“Something creaked beneath me! A soft step on rotting wood!
I jumped startled, scared, and turned, expecting to see-God
knows what! Then I sighed, for it was only Chris standing in the gloom, silently staring at me. Why? Did I look prettier than
usual? Was it the moonlight, shining through my airy clothes?
All random doubts were cleared when he said in a voice
gritty and low, "You look beautiful sitting there like that." He
cleared the frog in his throat. "The moonlight is etching you with silver-blue, and I can see the shape of your body through
Then, bewilderingly, he seized me by the shoulders, digging
in his fingers, hard! They hurt. "Damn you, Cathy! You kissed
that man! He could have awakened and seen you, and demanded
to know who you were! And not thought you only a part of his
Scary the way he acted, the fright I felt for no reason at all.
"How do you know what I did? You weren't there; you were
sick that night."
He shook me, glaring his eyes, and again I thought he seemed a stranger. "He saw you, Cathy-he wasn't soundly asleep!"
"He saw me?" I cried, disbelieving. It wasn't possible . . .
"Yes!" he yelled. This was Chris, who was usually in such
control of his emotions. "He thought you a part of his dream!
But don't you know Momma can guess who it was, just by
putting two and two together-just as I have? Damn you and
your romantic notions! Now they're on to us! They won't leave money casually about as they did before. He's counting, she's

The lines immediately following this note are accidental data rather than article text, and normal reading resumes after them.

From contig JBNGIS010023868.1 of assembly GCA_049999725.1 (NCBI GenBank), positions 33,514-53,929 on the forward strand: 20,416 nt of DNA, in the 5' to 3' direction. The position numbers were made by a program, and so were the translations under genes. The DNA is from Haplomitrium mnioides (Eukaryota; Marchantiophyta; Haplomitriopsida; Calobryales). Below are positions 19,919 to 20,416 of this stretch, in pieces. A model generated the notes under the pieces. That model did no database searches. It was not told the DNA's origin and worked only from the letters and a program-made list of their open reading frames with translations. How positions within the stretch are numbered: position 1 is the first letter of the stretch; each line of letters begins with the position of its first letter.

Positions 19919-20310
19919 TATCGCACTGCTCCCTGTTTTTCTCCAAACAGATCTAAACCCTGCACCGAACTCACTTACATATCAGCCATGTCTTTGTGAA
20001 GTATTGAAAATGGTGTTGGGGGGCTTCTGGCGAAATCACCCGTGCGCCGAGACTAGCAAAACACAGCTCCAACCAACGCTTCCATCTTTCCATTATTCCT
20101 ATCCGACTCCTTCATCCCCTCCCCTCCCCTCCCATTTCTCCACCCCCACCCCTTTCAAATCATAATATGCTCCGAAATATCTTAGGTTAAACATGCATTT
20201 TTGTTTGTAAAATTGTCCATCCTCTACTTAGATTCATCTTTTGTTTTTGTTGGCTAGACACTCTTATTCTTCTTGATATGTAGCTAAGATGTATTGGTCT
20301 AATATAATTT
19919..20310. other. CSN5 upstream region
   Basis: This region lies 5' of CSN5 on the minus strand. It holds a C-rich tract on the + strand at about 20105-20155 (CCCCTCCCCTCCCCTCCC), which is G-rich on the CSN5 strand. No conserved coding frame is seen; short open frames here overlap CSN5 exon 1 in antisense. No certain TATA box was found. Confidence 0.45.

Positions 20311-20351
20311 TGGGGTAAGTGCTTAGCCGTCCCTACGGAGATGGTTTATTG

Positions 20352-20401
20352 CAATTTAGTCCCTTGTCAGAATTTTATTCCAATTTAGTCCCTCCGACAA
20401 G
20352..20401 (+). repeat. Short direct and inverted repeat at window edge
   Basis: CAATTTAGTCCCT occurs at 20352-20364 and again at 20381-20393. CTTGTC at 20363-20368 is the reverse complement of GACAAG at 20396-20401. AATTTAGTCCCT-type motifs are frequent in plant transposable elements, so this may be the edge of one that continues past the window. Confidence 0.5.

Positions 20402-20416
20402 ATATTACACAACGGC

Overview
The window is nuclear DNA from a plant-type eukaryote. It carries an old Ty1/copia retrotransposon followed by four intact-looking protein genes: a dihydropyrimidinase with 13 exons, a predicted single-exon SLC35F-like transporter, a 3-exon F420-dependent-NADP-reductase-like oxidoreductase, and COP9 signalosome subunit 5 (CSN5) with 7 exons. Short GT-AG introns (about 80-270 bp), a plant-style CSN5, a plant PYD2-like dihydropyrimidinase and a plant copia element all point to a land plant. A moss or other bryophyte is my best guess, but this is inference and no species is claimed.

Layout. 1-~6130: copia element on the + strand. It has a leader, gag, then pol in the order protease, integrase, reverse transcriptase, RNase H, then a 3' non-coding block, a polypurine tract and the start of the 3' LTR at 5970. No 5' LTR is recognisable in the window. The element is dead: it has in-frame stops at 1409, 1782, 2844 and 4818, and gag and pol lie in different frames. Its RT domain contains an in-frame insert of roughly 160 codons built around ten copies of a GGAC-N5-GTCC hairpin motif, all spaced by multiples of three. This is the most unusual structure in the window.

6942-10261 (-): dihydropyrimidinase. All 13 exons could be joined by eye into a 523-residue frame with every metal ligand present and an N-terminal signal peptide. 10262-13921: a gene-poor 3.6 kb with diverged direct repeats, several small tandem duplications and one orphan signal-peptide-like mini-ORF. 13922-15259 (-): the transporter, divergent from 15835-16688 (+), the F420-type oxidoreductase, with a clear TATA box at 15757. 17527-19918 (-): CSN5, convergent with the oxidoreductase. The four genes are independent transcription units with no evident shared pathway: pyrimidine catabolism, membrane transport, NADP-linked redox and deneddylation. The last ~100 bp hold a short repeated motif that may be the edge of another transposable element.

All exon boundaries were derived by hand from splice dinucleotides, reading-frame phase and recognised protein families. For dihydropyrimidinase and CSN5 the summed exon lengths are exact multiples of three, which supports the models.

counting, and we don't have enough-not yet!"
He yanked me down from the widow sill! He appeared wild
and furious enough to slap my face-and not once in all our
lives had he ever struck me, though I'd given him reason to
when I was younger. But he shook me until my eyes rolled, until
I was dizzy and crying out: "Stop! Momma knows we can't pass
through a looked door!"
This wasn't Chris . . . this was someone I'd never seen
before . . . primitive, savage.
He yelled out something like, "You're mine, Cathy! Mine!
You'll always be mine! No matter who comes into your future,
you'll always belong to me! I'll make you mine . . . tonight . . .
I didn't believe it, not Chris!
And I did not fully understand what he had in mind, nor, if I
am to give him credit, do I think he really meant what he said,
but passion has a way of taking over.
We fell to the floor, both of us. I tried to fight him off. We
wrestled, turning over and over, writhing, silent, a frantic strug-
gle of his strength against mine.
It wasn't much of a battle.
I had the strong dancer's legs; he had the biceps, the greater weight and height . . . and he had much more determination than
i to use something hot, swollen and demanding, so much it stile reasoning and sanity from him.
And I loved him. I wanted what he wanted-if he wanted it
that much, right and wrong.
Somehow we ended up on that old mattress-that filthy,
smelly, stained mattress that must have known lovers long
before this night. And that is where he took me, and forced in
that swollen, rigid male sex part of him that had to be satisfied.
It drove into my tight and resisting flesh which tore and bled.
Now we had done what we both swore we'd never do.”
Flowers in the Attic/Petals on the Wind